FROM THE OTHER SIDE OF THE FENCE
(Coaching the student division of the Pasta and Noodles category and Winning Silver)
4:00 am Friday, September 20 2002, text messages started pouring into my mobile phone like a “tsunami” from my students and faculty members. The messages were informing me that they were in school since 3:00 am inspecting in a frenzy the ingress and egress prepared the previous night for the competing teams for the Chef on Parade (C.O.P.).
I donned my whites at 4:30am and met up with the advance party of faculty members of O.B. Montessori at PTTC (Philippine Trade and
The competing team for Filipino desserts (sophomore graduating class 2003) was headed by Divine (Miss Universe) Duque, Chenee (Nervous) Hernandez, supported by the ever super-hyper Dominic (Doms) Tagayum. All the students were pumped up with adrenaline yet paled with fear and anxiety knowing this was the most prestigious culinary event of events! Chenee even wore her whites inside out that she could not button her jacket!
As early as the first week of August, I selected my pasta team headed by ladies man Jessie (Chick boy) Paredes and the petite and cute Bea (Speedy) Yenko. They practiced 6 days a week, 10-12 hours a day. They concocted and tested recipes like Dr. Jeckyl and Mr. Hyde create a winning formula. I shared Bea and Jessie’s fatigue, frustrations and triumphs. Uncertainty had prevailed upon us indeed.
The chef judges, some of them my co judges of previous culinary events, started arriving at PTTC mostly in their immaculate whites, adorned by colorful embroidered logos of their names and establishment. We exchanged the usual pleasantries. Clearly, it dawned on me that I was not a judge of this event. My guts started to tighten like a deadly embrace of an Anaconda.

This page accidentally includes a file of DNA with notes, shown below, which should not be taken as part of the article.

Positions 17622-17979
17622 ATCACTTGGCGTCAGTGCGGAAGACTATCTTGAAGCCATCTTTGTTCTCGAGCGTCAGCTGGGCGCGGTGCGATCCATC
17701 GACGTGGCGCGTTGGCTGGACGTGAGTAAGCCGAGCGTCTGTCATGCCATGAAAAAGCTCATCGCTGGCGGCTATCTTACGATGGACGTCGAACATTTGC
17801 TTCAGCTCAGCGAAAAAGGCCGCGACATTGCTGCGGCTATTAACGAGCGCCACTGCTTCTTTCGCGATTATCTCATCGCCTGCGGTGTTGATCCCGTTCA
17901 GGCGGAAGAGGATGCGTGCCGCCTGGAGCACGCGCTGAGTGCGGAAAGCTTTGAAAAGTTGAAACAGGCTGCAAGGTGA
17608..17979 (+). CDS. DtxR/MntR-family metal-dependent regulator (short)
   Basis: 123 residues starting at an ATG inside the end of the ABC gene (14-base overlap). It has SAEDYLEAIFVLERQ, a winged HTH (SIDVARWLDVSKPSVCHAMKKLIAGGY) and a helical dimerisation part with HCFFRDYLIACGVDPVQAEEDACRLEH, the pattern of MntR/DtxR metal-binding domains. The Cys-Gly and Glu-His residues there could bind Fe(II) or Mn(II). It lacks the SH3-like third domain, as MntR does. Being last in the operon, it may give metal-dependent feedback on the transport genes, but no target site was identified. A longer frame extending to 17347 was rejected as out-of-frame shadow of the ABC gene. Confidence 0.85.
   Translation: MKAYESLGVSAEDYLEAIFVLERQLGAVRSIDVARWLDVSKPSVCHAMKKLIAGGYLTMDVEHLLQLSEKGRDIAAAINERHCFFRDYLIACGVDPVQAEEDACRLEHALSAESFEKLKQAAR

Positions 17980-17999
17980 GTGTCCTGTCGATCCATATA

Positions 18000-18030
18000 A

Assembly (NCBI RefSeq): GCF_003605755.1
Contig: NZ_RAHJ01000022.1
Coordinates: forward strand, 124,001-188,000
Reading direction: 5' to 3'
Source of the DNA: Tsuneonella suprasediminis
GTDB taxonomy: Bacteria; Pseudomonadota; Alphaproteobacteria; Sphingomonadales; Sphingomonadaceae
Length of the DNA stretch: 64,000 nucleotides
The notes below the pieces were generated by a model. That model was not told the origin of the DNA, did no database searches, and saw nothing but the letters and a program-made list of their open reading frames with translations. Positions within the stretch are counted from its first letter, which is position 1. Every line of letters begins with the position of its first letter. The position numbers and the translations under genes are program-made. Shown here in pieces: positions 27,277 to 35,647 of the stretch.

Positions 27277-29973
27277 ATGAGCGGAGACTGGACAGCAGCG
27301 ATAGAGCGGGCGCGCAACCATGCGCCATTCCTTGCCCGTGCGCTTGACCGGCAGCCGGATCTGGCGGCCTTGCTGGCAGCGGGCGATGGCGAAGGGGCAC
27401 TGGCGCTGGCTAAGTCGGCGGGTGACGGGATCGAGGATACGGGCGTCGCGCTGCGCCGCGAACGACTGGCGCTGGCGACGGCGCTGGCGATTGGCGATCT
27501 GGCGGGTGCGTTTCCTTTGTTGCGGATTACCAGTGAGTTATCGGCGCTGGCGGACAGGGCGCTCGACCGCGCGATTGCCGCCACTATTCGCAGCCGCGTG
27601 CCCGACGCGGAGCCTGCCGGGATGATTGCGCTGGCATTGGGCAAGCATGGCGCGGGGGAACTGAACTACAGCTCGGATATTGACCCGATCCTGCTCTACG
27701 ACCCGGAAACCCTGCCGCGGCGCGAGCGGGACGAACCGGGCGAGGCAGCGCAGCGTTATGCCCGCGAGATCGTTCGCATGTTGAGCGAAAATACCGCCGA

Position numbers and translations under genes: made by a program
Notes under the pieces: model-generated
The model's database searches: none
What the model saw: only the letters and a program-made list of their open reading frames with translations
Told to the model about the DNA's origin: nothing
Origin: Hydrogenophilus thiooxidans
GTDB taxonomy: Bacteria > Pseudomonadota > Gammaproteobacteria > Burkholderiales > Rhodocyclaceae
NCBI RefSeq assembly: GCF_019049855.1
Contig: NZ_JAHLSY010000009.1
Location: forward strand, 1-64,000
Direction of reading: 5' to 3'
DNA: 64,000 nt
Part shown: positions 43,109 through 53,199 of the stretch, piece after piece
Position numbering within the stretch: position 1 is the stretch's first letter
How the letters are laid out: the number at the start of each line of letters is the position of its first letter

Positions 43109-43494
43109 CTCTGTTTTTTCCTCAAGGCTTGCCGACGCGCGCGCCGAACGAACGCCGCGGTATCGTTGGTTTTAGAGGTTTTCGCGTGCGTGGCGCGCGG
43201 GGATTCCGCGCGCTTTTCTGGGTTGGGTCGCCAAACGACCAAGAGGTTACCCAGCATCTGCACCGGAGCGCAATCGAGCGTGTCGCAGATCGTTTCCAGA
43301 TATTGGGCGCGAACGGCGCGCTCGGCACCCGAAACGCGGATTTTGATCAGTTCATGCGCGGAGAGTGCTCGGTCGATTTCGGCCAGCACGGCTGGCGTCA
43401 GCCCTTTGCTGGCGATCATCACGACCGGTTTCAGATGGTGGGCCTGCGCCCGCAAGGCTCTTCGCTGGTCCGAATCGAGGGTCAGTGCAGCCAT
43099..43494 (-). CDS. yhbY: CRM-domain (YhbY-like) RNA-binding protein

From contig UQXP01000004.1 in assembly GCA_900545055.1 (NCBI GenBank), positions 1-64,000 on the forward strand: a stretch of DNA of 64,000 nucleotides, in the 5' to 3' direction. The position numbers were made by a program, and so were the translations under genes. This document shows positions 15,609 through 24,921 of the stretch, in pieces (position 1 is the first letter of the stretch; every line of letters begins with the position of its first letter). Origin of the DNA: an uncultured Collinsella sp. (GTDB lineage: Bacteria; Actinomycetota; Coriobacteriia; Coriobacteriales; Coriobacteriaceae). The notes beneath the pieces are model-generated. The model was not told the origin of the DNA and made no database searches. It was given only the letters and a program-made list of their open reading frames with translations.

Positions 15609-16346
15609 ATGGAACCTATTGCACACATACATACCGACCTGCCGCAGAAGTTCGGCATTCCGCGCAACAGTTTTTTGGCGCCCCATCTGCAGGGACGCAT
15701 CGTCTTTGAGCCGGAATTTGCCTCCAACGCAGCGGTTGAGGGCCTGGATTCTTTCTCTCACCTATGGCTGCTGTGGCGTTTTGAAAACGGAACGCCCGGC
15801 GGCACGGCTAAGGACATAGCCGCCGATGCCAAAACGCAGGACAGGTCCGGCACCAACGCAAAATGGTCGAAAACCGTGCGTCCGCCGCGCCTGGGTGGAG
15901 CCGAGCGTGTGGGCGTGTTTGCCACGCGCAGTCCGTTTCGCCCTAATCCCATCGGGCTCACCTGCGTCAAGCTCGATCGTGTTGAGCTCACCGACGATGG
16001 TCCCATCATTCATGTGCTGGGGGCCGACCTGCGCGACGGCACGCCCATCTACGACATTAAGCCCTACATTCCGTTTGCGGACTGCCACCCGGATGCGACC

By midday, we received the disheartening news that we did not make it in the Filipino dessert category. Most of the judges were expats. How in the world could whitey's judge a filipino desert...my educated guess is MAMARU! If these chef whiteys were competent at what they did, then what the hell are they doing in our country? Why not in theirs? Go figure...
We drew the slots for our pasta team landing at batch 4 which would start at around 5-6pm. I immediately knew we were in trouble. We even went to the extent of bringing the ingredients of our pasta back to the van and kept the air condition running.
The pasta category kicked off late at 2:30 and I was worried sick that by the time it was our turn to compete, the judges palate were fatigued.
The contestants were given 15 minutes for mis en place, 30 minutes to cook and plate for 5 servings and 10 minutes to clean up. The tandem of Bea and Jessie worked fast and furious as soon as the marshals gave the go signal. I was awed by their precision of movement like poetry in motion that they finished mis en place, cooking and plating, and cleaning up in 30 minutes flat.
We waited in anticipation well into the following evening and I impulsively wanted to chew on coffee beans. Uncertainty, anxiety and sleepless nights engrossed me before the announcement. Then it just happened, I heard the familiar school’s name “Silver goes to O.B. Montessori!”
It was only then that I experienced what it was like to be from the other side of the fence.
Currently, I am confident with my students at UST ITHM HRM! You share with them everything there is to know, train them endlessly and hope that all the skills KICK IN during culinary competition crunch time.
So far, I am tickled pink with the results.